Ethics, Eros, or Caritas?: Levinas and Marion on Individuation of the Other
Gschwandtner, Christina M., Philosophy Today
"It goes without saying that we owe it to Emmanuel Levinas to have ingeniously reconfigured phenomenology so as to let it finally reach the Other as saturated phenomenon."1 This is one of the few statements in which Jean-Luc Marion acknowledges Emmanuel Levinas's tremendous influence upon his work. Generally, Marion's debt to Levinas quite literally "goes without saying." In fact, his criticism of Levinas is usually much more explicit than any praise. Often one has the impression that Marion sees his own work as an attempt to surpass Levinas, to overcome him, to finish off and complete what has been left open or undeveloped in Levinas's work. At times Marion even makes such a move explicit, as when he cites himself as fourth in line after Husserl, Heidegger, and Levinas, each going further than the ones before him.2 One criticism is made particularly often by Marion and probably constitutes his most fundamental challenge to his teacher. Marion claims that Levinas's other is only a generic and universal other, not a unique and individuated one. Levinas cannot speak of the other as an individual because of his particular emphasis on ethics. Beyond Marion's specific criticism of Levinas's account of individuation, thus, is the claim that ethics is too confining and that one must move beyond ethics to love. True individuation of the other is possible only in eros (or charity) not in ethics.
My purpose in this essay is threefold: First, I lay out Marion's criticism of Levinas and his arguments supporting it. Second, I try to refute this criticism by showing that it involves a misreading of Levinas's project and several crucial passages of his work. Finally, I consider the further move of love that Marion wants Levinas to make and briefly wonder whether love is indeed the only (or even the best) mode for individuation of the other.
Individuation of the Other?
Marion's claim regarding the lack of individuation in Levinas is often made casually throughout his writings, as if he was merely stating a well-known fact about Levinas's work. Seldom does he take the pains to substantiate this rather startling criticism. Only in two articles does he explicate his argument in greater detail. The first was an early article written "in homage to Emmanuel Levinas," which was included in Marion's work Prolegomena to Charity as the chapter "The Intentionality of Love."3 A later article, "D'autrui à l'individu," somewhat more generous to Levinas in tone (though maybe not in content, as we will see shortly), was published as part of Marion's edition of Levinas's Positivité et Transcendance in conjunction with a conference on Levinas and phenomenology, which featured such speakers as Alain Renaut, Françoise Dastur, Jean Greisch, and Jean-Louis Chrétien.4 I will begin this section with a consideration of the earlier article in order to make explicit Marion's argument and then go on to examine the later article to show how Marion further substantiates and also qualifies his earlier statements. This exposition will be supplemented with some of the more general remarks in Marion's phenomenological work.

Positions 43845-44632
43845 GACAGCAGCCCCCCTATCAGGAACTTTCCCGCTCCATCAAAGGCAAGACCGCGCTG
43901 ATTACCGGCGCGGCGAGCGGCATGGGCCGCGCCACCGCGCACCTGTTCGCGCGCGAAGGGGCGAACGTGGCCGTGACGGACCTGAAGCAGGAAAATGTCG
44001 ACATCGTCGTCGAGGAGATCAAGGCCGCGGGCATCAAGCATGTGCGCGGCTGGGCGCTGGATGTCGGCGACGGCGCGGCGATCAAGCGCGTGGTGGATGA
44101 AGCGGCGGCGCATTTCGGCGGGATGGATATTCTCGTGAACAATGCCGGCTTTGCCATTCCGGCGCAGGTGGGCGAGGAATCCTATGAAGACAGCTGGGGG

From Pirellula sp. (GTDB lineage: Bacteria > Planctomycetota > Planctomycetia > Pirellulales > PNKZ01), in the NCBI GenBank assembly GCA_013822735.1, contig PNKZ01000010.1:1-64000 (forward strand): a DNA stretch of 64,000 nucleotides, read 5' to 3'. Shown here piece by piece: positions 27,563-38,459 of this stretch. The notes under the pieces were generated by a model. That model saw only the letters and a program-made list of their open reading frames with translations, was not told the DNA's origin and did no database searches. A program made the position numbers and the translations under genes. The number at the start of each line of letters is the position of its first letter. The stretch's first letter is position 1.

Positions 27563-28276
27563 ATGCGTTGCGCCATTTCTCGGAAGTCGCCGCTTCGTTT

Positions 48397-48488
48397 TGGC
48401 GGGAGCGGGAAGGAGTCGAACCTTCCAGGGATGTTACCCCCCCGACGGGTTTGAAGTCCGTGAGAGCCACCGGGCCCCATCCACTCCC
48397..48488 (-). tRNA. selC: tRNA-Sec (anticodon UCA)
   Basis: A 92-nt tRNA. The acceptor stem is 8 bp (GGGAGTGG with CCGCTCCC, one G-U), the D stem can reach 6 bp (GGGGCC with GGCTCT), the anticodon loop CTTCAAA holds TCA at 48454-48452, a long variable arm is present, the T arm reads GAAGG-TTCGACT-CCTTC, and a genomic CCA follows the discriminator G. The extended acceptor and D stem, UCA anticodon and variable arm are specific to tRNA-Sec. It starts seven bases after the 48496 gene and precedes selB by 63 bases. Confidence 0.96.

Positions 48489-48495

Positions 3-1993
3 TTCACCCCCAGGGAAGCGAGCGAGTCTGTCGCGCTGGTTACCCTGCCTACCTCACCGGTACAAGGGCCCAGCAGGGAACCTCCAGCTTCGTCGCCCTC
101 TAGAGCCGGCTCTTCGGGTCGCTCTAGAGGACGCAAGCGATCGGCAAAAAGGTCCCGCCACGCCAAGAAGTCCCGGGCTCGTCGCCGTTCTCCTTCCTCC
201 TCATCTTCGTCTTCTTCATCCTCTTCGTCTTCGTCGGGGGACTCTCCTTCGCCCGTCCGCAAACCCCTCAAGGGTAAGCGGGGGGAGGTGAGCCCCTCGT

In "The Intentionality of Love," it is Marion's concern to develop a phenomenological description of love in which love is able to "transcend my lived experiences and my consciousness in order to reach pure alterity" (PC, 75). He overcomes what he calls "amorous autism"-the experience of loving which resides solely in me not in the other whom I love and constitutes anything other always as a mere object-by an account of Levinas's ethics, in which an invisible gaze is directed at me. I do not reach the other through my own consciousness, but rather by feeling another stream of consciousness directed against me that threatens to turn me into one of its objects: "I do not reach the other by means of the consciousness I have of him; he forces himself upon me by means of the unconsciousness to which he reduces my consciousness" (PC, 83). …